Additionally, a 2020 study published in the Journal of Periodontal Research found lower vitamin D levels are linked with an increased risk of periodontitis, possibly because of its connection to the immune system. Vitamin D seems to positively impact inflammation and mineralization effects on the tissue surrounding your teeth.
Alzheimer's and Dementia
Studies have linked low vitamin D to abnormalities in brain structure, cognitive decline, and dementia. In a 2015 study in JAMA Neurology, which measured vitamin D and cognitive function each year in an ethnically diverse group of elderly patients (about half of whom had some form of cognitive impairment at the start of the study), lower levels of D were associated with accelerated cognitive decline.
A 2021 review in Nutrients concluded that, though there is a certainty that vitamin D is involved in normal brain function and that low vitamin D concentrations can occur in patients with dementia, there is no clear evidence that supplementation with vitamin D can prevent or modify the course of cognitive decline and dementia.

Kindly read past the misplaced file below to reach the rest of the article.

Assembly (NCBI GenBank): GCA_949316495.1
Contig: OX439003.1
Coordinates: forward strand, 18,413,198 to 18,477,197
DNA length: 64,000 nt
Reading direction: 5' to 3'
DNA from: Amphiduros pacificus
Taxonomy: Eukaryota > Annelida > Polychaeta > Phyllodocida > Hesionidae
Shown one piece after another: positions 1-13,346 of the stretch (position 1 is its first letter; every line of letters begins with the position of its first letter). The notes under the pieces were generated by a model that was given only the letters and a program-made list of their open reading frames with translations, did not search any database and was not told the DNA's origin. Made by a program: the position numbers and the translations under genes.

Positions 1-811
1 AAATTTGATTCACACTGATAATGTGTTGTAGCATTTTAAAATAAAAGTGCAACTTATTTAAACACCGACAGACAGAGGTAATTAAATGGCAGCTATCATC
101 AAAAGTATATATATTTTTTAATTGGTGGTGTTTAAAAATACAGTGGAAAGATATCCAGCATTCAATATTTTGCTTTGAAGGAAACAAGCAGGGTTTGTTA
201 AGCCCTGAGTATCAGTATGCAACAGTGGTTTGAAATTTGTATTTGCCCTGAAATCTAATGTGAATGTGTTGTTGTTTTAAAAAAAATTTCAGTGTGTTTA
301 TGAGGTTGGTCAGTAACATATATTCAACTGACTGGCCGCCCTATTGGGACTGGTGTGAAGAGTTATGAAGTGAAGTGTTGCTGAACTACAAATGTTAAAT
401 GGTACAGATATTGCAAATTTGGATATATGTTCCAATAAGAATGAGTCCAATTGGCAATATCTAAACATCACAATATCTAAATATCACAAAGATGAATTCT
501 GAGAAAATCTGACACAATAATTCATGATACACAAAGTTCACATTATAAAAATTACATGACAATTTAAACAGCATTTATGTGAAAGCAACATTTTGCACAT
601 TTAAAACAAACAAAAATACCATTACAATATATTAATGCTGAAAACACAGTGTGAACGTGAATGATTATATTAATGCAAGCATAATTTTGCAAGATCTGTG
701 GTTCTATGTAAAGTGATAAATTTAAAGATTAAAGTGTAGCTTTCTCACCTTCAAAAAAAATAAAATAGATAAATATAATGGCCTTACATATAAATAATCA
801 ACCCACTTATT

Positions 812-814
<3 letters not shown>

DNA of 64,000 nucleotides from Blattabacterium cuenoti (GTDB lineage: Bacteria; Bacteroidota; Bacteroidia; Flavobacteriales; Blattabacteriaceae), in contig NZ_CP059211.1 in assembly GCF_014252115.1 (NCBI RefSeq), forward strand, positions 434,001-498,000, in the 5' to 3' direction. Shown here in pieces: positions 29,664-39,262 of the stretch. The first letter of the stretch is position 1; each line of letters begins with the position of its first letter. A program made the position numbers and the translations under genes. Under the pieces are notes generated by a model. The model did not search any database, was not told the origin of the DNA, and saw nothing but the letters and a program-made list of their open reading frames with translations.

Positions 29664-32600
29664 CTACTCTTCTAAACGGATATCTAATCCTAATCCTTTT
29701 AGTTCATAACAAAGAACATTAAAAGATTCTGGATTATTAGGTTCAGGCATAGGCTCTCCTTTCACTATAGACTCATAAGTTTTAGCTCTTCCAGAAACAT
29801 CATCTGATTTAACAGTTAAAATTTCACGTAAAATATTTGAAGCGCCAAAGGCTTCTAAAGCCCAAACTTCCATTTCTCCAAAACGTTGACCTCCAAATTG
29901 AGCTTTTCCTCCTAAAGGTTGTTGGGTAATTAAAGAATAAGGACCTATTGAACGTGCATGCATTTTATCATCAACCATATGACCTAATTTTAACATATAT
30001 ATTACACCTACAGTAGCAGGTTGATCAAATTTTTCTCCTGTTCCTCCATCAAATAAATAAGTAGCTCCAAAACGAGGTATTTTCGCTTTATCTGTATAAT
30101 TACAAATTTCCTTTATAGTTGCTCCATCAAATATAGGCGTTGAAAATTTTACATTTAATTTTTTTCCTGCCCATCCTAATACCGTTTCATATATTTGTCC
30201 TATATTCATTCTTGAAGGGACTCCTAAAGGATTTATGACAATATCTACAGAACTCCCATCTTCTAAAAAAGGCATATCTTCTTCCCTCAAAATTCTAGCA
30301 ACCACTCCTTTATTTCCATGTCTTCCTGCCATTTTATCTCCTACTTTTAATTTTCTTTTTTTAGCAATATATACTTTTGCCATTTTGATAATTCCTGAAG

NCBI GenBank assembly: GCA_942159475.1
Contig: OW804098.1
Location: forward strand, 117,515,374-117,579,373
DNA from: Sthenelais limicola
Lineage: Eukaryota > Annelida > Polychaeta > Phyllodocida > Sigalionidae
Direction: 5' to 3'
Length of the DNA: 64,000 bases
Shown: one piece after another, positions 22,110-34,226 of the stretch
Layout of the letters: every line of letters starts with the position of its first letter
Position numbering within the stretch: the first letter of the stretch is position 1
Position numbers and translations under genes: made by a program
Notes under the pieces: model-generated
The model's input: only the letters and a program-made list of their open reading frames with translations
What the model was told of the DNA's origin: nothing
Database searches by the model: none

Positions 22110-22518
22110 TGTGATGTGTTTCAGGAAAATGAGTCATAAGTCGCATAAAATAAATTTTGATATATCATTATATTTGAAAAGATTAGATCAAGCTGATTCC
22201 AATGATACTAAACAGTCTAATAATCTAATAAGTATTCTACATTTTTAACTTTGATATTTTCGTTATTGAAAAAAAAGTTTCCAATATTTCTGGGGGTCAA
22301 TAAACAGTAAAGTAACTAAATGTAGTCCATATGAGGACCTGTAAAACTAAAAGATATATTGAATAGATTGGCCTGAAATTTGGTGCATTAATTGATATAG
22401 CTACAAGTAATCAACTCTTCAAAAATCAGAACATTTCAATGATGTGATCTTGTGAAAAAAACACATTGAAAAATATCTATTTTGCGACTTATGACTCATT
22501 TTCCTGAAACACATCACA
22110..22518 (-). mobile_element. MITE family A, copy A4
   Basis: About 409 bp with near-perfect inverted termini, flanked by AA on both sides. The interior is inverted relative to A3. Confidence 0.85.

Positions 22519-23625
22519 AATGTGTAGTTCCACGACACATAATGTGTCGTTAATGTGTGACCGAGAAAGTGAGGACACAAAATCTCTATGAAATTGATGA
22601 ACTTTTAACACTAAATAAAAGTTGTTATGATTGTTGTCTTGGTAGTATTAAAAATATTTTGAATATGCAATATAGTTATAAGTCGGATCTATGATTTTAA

Vitamin D helps prevent infection by helping our bodies produce natural antibiotics. A 2014 study in the Archives of Disease in Childhood found that D deficiency is a risk factor for urinary tract infections in children, especially girls. It's a bit too soon to call vitamin D the new cranberry juice, but low levels are associated with UTIs for adults, too. A 2013 International Journal of Infectious Disease study of women who suffered from recurrent UTIs found that they had lower levels of vitamin D than women who didn't.